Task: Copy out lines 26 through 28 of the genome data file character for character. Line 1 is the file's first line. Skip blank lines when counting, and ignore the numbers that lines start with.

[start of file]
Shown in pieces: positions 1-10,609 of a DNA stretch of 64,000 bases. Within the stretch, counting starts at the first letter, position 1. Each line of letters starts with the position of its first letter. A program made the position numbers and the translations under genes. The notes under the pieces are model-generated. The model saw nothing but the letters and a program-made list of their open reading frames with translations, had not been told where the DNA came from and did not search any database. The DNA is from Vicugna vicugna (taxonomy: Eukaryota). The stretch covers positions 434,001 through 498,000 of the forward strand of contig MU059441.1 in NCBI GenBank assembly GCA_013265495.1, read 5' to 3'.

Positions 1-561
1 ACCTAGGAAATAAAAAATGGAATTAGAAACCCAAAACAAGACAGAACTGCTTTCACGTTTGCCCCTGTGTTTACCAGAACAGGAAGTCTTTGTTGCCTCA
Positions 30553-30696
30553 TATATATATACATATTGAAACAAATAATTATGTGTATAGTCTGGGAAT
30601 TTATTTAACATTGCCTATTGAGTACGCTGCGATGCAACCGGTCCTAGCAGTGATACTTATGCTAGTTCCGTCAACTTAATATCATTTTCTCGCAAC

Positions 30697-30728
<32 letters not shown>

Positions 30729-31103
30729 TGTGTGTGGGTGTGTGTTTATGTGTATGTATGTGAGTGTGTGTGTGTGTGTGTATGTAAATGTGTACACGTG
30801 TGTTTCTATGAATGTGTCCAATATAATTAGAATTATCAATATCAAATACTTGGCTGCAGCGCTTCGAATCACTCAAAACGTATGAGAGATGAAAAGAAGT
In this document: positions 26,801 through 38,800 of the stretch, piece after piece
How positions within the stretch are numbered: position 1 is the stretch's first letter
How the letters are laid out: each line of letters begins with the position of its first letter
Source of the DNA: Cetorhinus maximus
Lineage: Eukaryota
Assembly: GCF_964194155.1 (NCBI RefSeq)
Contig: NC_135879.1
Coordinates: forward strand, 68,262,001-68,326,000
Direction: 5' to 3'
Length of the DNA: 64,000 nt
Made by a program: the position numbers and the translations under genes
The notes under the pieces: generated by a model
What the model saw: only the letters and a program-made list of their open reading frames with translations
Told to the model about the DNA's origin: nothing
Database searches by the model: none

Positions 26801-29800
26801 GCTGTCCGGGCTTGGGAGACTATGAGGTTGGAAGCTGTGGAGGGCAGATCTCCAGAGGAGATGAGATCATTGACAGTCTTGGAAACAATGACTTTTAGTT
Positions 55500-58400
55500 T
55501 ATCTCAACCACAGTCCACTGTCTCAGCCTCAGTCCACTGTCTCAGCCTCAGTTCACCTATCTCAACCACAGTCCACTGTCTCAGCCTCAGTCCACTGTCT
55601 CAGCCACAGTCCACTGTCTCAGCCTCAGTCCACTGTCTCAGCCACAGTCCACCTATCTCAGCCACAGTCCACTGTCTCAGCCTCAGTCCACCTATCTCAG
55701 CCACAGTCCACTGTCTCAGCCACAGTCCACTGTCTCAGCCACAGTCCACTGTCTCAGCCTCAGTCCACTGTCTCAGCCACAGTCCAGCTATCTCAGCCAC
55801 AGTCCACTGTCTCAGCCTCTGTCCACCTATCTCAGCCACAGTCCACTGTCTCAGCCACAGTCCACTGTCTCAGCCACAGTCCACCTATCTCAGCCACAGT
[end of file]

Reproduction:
Database searches by the model: none

Positions 26801-29800
26801 GCTGTCCGGGCTTGGGAGACTATGAGGTTGGAAGCTGTGGAGGGCAGATCTCCAGAGGAGATGAGATCATTGACAGTCTTGGAAACAATGACTTTTAGTT